• Provide the CPSC with the freedom to inform the public about risks promptly. Currently, the CPSC cannot act unilaterally to inform the public about hazards without risking lawsuits by manufacturers. Congress should give the agency the ability to provide critical information to the public without undue interference and delays by industry.
  • Grant authority to levy higher fines and seek effective criminal penalties. The CPSC’s current cap on civil penalties of $1.8 million per violation of reporting requirements is a pittance compared to the cost of conducting recalls. This gives companies an incentive to leave the agency in the dark about defects. Congress should eliminate the cap or raise it to at least $100 million per violation.
  • Provide the CPSC with a significantly larger budget and staff. The agency received a meager $63 million in 2007 to protect the public from dangers posed by millions of products. Congress should boost it to at least $150 million.
  • Give state attorneys general broader enforcement powers. A major criticism of the CPSC is its failure to enforce the law effectively. Congress should allow state attorneys general to enforce the law and give them authority to seek all of the remedies available to the CPSC.

RC2 Brands, maker of Thomas the Tank Engine, has agreed to a $30million settlement in a lawsuit filed by parents who purchased lead tainted Thomas toys, according to a story on CNN.  Last June the company recalled one and a half million Thomas products, due to high levels of lead paint.  Small doses of lead can cause brain damage in children, a large dose could kill a child.  The settlement requires RC2 Brands to offer consumers a combination of cash refunds, replacement toys, plus a “bonus toy”.  The settlement also requires the company to implement better quality control standards to prevent toys containing lead paint from reaching the marketplace again.

The CSPC has recalled a popular children’s board game, Cranium Cadoo.  The dice included with the game, which was manufactured in China, were found to contain unacceptable levels of lead paint.  Games with lot numbers 2007195 through 2007244 are the only ones included in the recall at this point.  The game is packaged in a square cardboard box with an orange background, with the seven digit lot number printed under the plastic tray on the bottom half of the box.  The games were sold at Fred Meyer, Kmart, Shopko, Wal-Mart and other retailers between October 2007 through January 2008 for about $20.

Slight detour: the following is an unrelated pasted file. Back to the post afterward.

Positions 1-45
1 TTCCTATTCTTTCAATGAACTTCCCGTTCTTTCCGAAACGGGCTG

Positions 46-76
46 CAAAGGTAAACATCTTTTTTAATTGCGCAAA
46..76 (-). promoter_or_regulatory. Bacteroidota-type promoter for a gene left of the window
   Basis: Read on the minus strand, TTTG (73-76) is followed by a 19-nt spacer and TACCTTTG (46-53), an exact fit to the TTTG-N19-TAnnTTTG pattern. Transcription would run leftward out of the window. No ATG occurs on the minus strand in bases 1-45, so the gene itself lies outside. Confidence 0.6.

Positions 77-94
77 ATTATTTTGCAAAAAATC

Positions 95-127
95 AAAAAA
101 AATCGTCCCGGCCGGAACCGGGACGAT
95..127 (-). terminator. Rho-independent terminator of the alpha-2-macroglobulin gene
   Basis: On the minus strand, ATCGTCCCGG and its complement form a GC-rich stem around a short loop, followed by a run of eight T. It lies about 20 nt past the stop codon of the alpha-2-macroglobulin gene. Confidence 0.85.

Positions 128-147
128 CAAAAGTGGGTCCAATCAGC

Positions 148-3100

The CPSC has recalled Tot Tower Toy blocks, imported by eeBoo Corporation of New York.  The blocks were sold in sets of 10 blocks of various sizes.  The product is a toy block made of cardboard, with plastic laminate film coverings depicting images and letters.  There are two reports of the plastic covering detaching from the block in children’s mouths.  No injuries reported so far.  The toy poses a choking hazard for children. 

Tot Tower Toys were sold at various gift and specialty shops nationwide between January 2003 and September 2007. 


Consumer watchdog groups have issued new warnings for parents, according to a story on CNN.  The groups, including the U.S. Public Interest Research Group, warn that toys that pose choking hazards and lead hazards are still making it to toy store shelves because of loopholes in the laws that regulate toy safety.  The USPIRG cites weak laws that only clearly bans lead in paint as one example of the loopholes.  The group did research which included purchasing 100 toys at various retailers.  They found high levels of lead in 9 out of the 100 toys, and lead levels they considered dangerous in another 6 toys.

Consumer groups are working on Capital Hill to get Congress to pass legislation to strengthen the CPSC by giving it more authority to act, to raise civil penalties against companies violating the standards, and to allow the CPSC to send out notices quicker.  Consumer groups also want tighter regulations on members of the CPSC taking trips sponsored by the industries they oversee.

The CPSC has issued an article titled the ABC’s of Toy Safety, that outlines key areas parents should be focused on in regard to toy safety.  The following are tips included in the article:

  • Ride-on Toys – Riding toys, skateboards and in-line skates go fast and falls could be deadly. Helmets and safety gear should be sized to fit.
  • Small Parts – For children younger than age three, avoid toys with small parts, which can cause choking.
  • Magnets – For children under age six, avoid building sets with small magnets. If magnets or pieces with magnets are swallowed, serious injuries and/or death can occur.
  • Projectile Toys – Projectile toys such as air rockets, darts and sling shots are for older children. Improper use of these toys can result in serious eye injuries.
  • Chargers and Adapters – Charging batteries should be supervised by adults. Chargers and adapters can pose thermal burn hazards to children.

UPDATE:  Another article on CNN about precautions parents should take in buying toys for their children.

CNN.COM has a story on a new CPSC recall. Aquadots, a popular children’s toy made by Spin Master Toys, was recalled today because the coating on the dots turns into a dangerous date rape drug, gamma hydroxy butyrate, when ingested. The toy is a craft kit which allows children to make multidimensional art by piecing the beads together. Five children, including 2 in the US and three in Australia, have been hospitalized so far.

The US victims slipped into a comatose state and were hospitalized. One of the children has recovered completely, the other child has been released from the hospital and is recovering. 

When ingested by children the beads can cause death, coma, drowsiness, respiratory depression, seizures and unconsciousness.  According to Naren Gunja from Australia’s Poisons Information Center, the drug’s effect on children is “quite serious . . . and potentially life-threatening.”  Because of the potential danger the CPSC has requested that parents take this toy away from children immediately.

CNN also has a story with tips for parents on buying presents for your children this Christmas season.  Some of the tips include doing your own toy research (including checking the CPSC website regularly), take into account your child’s vulnerabilities and tendencies, and get basic with entertainment (buy your child books and music rather than toys).  Good tips in scary times.